What are some Hawaiian native animals


The Hawaiian Islands were very isolated in the middle of the ocean for a long time. The archipelago was an ideal world. The few animal and plant species that reached the islands found no natural enemies and were able to reproduce unhindered on the fertile volcanic soil. Since there were very different climatic zones on the islands, a large number of ecosystems were created. Jungles, steppes, bare plateaus, damp coasts and alpine mountain forests. Over millions of years, a unique flora and fauna with numerous species and subspecies developed. 89% of them were endemic, so only found here in Hawaii. Due to the enormous distance from the continents, new species reached the islands only by chance.

Researchers estimate that a new species only arrived every 50,000 - 70,000 years. The birds and plants opened up every habitat in the course of time. There were no herbivores, so there was no need for thorns or poisonous leaves. Birds nested on the ground or even gave up flying because they had no natural predators.

But then the human came!


Before humans came, there were only two species of mammals in Hawaii: the monk seal and the bat, which came from the mainland across the ocean. There were numerous birds and insects for this.

The bird world that the first settlers found must have been extremely rich in species. Unfortunately, many species died out by the time of the Polynesians. The princes had helmets and state robes made of red and yellow feathers for Kamehameas Half a million feathers were needed by approximately 80,000 birds. These were them Oo-Birds (Mohu), and except for one Oo-Art in very remote mountain regions of Kaui they are now extinct.

State bird is the Nene (Branta sandvicensis), the beautifully drawn Hawaiian goose. It lives in barren lava regions and only a protection program has saved it from extinction. The Nene can still be found on the summit slopes of Mauna Loa, Hualalai and Mauna Kea on Big Island and in HaleakalaCrater on Maui. Fewer than 50 birds lived in the wild until the 1940s. Now there are around 125 Nene on the Haleakala and 500 on the big island. in the Kokee State Park or on Kilaua Lighthouse on Kauai you can get some semi-wild Nene watch in the parking lot.

The very first people brought uninvited guests to the islands. The Polynesians' canoes carried rats and house flies, the whalers brought cockroaches, mice and mosquitoes. Capatain Cook released the first goats and Captain Vancouver brought cattle. To keep the new vermin at bay, cats were introduced, which themselves became a nuisance.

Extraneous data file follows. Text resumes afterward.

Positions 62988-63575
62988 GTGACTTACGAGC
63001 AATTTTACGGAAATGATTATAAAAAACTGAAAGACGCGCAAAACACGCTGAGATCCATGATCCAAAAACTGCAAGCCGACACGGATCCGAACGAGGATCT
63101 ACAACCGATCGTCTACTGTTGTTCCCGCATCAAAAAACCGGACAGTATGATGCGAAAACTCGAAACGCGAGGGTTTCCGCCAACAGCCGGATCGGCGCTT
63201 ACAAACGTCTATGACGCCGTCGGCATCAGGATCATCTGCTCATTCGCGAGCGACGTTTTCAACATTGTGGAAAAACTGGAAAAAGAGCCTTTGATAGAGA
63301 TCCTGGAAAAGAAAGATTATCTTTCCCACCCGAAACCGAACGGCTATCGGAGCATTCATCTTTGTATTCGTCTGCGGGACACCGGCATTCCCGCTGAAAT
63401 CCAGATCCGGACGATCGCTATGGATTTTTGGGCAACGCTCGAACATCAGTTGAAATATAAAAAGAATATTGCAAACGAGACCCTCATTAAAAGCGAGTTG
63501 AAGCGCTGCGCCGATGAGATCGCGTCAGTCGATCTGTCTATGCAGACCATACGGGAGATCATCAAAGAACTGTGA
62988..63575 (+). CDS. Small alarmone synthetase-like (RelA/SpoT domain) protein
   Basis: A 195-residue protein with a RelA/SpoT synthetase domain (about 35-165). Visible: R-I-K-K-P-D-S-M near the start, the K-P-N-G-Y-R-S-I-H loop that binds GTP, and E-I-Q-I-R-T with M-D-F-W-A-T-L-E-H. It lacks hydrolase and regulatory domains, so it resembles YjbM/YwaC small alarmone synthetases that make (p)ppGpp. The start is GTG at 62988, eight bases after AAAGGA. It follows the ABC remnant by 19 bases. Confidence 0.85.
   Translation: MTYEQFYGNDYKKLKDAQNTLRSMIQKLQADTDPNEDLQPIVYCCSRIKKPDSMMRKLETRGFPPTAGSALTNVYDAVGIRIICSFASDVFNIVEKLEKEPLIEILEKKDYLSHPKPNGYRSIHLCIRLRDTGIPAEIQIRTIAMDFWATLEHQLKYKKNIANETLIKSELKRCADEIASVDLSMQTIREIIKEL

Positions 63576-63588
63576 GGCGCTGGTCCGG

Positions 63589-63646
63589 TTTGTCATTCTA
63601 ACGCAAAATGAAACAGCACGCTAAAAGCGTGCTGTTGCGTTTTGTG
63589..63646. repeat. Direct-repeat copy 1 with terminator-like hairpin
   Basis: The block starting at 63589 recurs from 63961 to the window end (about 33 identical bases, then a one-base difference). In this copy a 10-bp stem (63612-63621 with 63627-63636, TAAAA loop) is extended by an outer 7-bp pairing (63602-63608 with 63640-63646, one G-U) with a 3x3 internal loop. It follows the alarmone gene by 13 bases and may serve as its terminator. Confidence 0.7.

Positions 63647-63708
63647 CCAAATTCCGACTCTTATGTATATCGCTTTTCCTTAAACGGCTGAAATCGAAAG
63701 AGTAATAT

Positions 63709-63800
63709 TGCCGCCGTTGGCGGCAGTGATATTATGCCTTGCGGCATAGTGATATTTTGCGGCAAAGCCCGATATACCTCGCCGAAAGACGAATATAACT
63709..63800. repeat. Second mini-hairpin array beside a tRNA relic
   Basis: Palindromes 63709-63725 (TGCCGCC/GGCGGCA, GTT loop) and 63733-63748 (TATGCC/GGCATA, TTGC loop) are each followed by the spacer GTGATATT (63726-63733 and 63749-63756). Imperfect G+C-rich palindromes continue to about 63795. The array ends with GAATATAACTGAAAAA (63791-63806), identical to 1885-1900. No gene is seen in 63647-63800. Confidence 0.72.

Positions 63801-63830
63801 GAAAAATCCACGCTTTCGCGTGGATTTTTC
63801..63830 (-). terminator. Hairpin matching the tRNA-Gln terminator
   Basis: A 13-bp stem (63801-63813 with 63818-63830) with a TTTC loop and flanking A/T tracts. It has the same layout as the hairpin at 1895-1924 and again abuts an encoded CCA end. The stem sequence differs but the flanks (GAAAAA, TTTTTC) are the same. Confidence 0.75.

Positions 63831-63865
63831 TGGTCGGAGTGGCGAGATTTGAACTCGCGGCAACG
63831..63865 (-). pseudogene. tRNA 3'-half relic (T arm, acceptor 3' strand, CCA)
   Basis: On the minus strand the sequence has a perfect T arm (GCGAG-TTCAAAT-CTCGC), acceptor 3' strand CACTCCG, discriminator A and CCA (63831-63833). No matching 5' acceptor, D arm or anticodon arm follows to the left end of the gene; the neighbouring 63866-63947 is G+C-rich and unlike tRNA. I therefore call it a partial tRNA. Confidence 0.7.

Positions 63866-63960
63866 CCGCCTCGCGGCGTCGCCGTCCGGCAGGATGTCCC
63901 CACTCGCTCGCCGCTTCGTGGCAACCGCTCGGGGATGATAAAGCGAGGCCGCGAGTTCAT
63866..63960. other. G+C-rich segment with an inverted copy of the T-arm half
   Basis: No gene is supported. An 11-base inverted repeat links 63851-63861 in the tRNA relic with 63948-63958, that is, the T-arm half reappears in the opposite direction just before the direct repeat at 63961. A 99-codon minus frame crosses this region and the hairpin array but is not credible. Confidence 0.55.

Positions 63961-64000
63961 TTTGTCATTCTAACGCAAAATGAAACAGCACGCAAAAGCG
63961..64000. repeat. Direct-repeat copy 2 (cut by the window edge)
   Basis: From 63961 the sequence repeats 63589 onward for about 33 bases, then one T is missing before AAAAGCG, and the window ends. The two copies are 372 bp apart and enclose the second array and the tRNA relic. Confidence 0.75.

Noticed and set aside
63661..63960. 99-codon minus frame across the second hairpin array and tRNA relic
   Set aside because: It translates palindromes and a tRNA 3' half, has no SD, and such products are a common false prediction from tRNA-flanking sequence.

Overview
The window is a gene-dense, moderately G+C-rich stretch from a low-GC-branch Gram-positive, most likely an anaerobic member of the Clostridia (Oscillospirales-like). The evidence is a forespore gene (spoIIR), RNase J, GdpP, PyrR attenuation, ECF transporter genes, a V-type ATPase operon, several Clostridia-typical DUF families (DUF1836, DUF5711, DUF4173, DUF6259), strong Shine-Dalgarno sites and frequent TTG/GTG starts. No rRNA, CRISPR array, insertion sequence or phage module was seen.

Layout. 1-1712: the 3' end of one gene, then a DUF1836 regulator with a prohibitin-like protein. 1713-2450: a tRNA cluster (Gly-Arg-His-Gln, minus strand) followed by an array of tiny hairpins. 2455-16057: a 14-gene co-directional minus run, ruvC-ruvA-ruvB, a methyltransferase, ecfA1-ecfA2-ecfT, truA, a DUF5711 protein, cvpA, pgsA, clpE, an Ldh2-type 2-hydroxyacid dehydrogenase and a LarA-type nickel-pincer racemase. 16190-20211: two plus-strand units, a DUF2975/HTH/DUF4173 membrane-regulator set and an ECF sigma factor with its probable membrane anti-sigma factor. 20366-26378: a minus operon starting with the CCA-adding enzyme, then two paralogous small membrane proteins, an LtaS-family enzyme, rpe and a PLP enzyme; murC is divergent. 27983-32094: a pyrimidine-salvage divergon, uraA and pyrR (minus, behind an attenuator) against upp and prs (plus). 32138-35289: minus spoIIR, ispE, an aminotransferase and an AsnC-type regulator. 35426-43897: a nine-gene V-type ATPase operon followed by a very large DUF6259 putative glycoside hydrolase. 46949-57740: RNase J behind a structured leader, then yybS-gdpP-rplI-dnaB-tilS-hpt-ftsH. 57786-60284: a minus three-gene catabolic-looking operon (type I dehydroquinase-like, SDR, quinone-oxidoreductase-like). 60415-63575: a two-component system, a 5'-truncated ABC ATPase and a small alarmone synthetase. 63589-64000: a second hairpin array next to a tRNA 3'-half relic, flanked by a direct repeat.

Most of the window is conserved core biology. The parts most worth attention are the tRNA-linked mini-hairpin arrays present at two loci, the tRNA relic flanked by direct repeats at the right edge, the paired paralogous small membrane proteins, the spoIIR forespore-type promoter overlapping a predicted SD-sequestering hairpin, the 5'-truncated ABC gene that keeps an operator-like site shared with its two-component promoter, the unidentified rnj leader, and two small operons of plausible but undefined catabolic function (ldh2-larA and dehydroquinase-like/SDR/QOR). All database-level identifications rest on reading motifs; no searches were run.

The year 1883 brought ruin to the bird world: the first mongooses were brought to the sugar cane fields to combat the plague of rats. Unfortunately, rats are nocturnal and the mongooses hunt during the day. So they lived peacefully side by side, but the native bird life was feared by the mongooses. Their game was simple, as some species brooded on the ground and were so easy prey. The goats and cows meanwhile fought over the native flora. A vicious circle.

In addition to bird watching, that is Whale watching a popular tourist attraction. Many whales and dolphins live in the waters around Hawaii, including sperm whales and pilot whales. The mighty humpback whales bring forward from December to June Maui give birth to their young and can then be easily observed from the shore. Unfortunately, I was always there at the wrong travel time.

For this they settled on the beaches of Kaui Observe the rare Hawaiian monk seals well, they lie between the bathers and sleep through the day on the beach in the sun. In the morning, the lifeguards set up warning signs and construction site cones around the animals a few meters away, and they feel completely safe in the colony of white human seals.

The coasts are a paradise for water rats, and it is wonderful to snorkel here. A few meters from the shore you can see numerous colorful fish. Also Ono, the green sea turtles graze here in the shore zone and can especially do so Big Island be observed snorkeling from close up.


Not only the introduced animals caused great damage to the endemic flora. Even the Polynesians brought crops such as bamboo, breadfruit, bananas, sugar cane, ginger, taro and coconut trees with them. The white settlers had their own preferences: they brought coffee, mango, papaya and lychees with them from other continents. Even the typical Hawaiian pineapple wasn't introduced until 1880. In the last 200 years alone, over 5,000 new species have reached the island - an ecological catastrophe for the original flora.

Everything develops quickly and splendidly in the mild climate and displaces the original vegetation. Every visitor will be delighted with the variety of flowers, ornamental plants, orchids and proteas. Hawaii's many botanical gardens are among the best. Large-scale conservation programs have helped endangered endemic species such as the famous Silversword make a comeback. In very remote valleys of Kauai or in the fern forests of Big Island you can still find a remnant of the original flora and fauna. Who knows how long ...


Here are some interesting links on the topic:

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